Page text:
The Cultivation of Technology Usage Among Potential Users of ICT

The Cultivation of Technology Usage Among Potential Users of ICT

Nimmy Maria Joseph (Bharathiar University, India) and P E. Thomas (Bharathiar University, India)
DOI: 10.4018/IJICTHD.2018100103
OnDemand PDF Download:
No Current Special Offers


The purpose of establishing information and communication technologies (ICTs) in rural areas is for development. Nevertheless, the increasing presence of the “digital divide” indicates that there are setbacks in accomplishing of this progress. A deeper understanding about the categorization of users and non-users of technologies is needed as there is an implicit element called ‘potential users' among the non-users category that decides ICT usage. In this article, the analysis of demographics and psychographics of a person plays a critical role in identifying potential users and converting them to innovators. The reasons why people do and do not use technology and categorization of users and non-users is the perfect criteria to analyse potential users among so called non-users. This article discusses the categorization of ICT users and non-users and the barriers of potential users for technology use. Thus, measures for transforming potential users to innovators are described. The need for digital freedom is found to be the basic requirement of potential users.
Article Preview

Potential Users Among Non–Users Of Ict

It is quite imperative to identify non-users to categorize potential users. Categorization of ICT non–users of ICT vary according to the researchers, sample, context and geography. Verdegem and Verhoest (2009) categorised non–users on the basis of ASA (Access, Skills, Attitude) profile. This profiling enables categorization such as ‘incapable refusers’ (people who are unaffected by external issues like cost, access, etc., but lack the skill to master ICT and have rather negative attitude towards ICT), ‘self-conscious indifferent’ (they have skills to master ICT but they are not interested to use), ‘the willing but incapable’ (people who are willing to use but they lack necessary skills and access), skilled ICT lovers with limited access (people who have a positive attitude towards ICT as well as those who are ICT literates but lack access mainly at home) and ‘price sensitive pragmatists’ (people who are moderately skilled and motivated but deterred by cost of equipment and infrastructure). Three more additional profiles are valid for the ASA profiling such as ICT under-skilled, rejectionists/refusniks and economically less favoured.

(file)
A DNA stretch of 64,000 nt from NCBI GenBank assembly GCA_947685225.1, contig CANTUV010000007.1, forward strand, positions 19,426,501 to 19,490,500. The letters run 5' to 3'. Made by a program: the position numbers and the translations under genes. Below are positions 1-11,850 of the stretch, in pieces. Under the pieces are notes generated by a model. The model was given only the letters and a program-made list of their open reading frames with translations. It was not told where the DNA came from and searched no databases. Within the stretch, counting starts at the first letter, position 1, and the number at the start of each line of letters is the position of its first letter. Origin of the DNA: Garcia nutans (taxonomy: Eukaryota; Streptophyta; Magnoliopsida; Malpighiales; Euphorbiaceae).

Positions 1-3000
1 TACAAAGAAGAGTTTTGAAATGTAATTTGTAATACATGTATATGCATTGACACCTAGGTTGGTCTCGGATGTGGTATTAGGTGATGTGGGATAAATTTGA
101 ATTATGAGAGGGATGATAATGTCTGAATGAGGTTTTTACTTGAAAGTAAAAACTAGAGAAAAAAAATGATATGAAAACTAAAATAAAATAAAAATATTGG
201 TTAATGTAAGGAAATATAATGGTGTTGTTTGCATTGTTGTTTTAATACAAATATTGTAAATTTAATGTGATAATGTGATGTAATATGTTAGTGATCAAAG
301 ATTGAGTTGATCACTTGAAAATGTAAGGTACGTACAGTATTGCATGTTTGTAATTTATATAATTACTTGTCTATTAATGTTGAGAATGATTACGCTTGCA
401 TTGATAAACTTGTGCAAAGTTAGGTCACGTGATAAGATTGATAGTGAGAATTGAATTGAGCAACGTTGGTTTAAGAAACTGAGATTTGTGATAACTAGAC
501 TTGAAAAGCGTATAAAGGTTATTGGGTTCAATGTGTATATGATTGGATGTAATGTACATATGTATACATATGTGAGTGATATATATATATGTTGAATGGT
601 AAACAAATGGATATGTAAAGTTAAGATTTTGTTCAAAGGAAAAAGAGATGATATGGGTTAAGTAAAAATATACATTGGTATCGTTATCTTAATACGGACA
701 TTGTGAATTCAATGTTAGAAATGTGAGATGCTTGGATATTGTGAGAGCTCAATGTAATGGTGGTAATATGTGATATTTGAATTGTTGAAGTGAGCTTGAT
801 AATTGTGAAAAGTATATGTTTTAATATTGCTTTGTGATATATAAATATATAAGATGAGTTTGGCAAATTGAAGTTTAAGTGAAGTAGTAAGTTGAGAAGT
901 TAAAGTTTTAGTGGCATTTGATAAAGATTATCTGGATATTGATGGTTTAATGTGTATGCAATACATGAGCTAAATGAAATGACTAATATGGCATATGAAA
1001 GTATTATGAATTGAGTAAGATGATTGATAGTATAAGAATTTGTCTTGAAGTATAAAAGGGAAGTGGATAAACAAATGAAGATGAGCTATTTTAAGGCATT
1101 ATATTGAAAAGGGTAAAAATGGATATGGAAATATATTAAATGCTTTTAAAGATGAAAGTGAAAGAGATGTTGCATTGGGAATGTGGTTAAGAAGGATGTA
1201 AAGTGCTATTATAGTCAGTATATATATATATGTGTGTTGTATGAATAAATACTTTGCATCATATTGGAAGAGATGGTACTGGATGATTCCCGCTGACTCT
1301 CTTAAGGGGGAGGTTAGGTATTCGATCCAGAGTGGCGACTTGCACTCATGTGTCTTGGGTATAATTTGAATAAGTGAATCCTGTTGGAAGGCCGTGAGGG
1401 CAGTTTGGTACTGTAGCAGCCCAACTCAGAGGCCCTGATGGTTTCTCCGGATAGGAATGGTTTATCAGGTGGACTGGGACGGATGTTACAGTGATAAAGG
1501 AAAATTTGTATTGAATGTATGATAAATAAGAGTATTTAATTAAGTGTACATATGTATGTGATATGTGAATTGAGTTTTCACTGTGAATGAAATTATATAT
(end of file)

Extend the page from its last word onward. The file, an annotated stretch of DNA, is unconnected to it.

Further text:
Quoting ‘Pew survey of US internet use’ and ‘Sally Wyatt’ (2002) in the study “Digital division or digital decision? A study of non-users and low users of computer”, Selwyn (2006) identified the different categorizations of low users and non-users. The Pew survey identified clusters of ‘evaders,’ ‘dropouts,’ ‘intermittent users’ and the ‘truly unconnected’ whereas Sally Wyatt (2002) brought out the distinction between ‘resisters,’ ‘rejecters,’ ‘excluded’ and ‘expelled.’ A deeper scrutiny of literatures revealed further categories of non-users and users of ICTs such as ‘broad frequent users’ (who reported using three or more different internet applications), ‘narrow frequent users’ (who reported using internet for one or more applications), ‘occasional users’ (who reported using internet occasionally/ rarely) and ‘non –users’ (who made no use of internet in the past 12 months) (Selwyn, Gorard, & Furlong, 2005). The usage categorization may vary according to minute variations like difference between ‘narrow’ users and ‘occasional’ users. Narrow users utilize internet for specific needs whereas occasional users, who are similar to narrow users, make more careful and sporadic usage of technologies.

Complete Article List

Search this Journal:
Open Access Articles
Volume 14: 4 Issues (2022): Forthcoming, Available for Pre-Order
Volume 13: 4 Issues (2021): 3 Released, 1 Forthcoming
Volume 12: 4 Issues (2020)
Volume 11: 4 Issues (2019)
Volume 10: 4 Issues (2018)
Volume 9: 4 Issues (2017)
Volume 8: 4 Issues (2016)
Volume 7: 4 Issues (2015)
Volume 6: 4 Issues (2014)
Volume 5: 4 Issues (2013)
Volume 4: 4 Issues (2012)
Volume 3: 4 Issues (2011)
Volume 2: 4 Issues (2010)
Volume 1: 4 Issues (2009)
View Complete Journal Contents Listing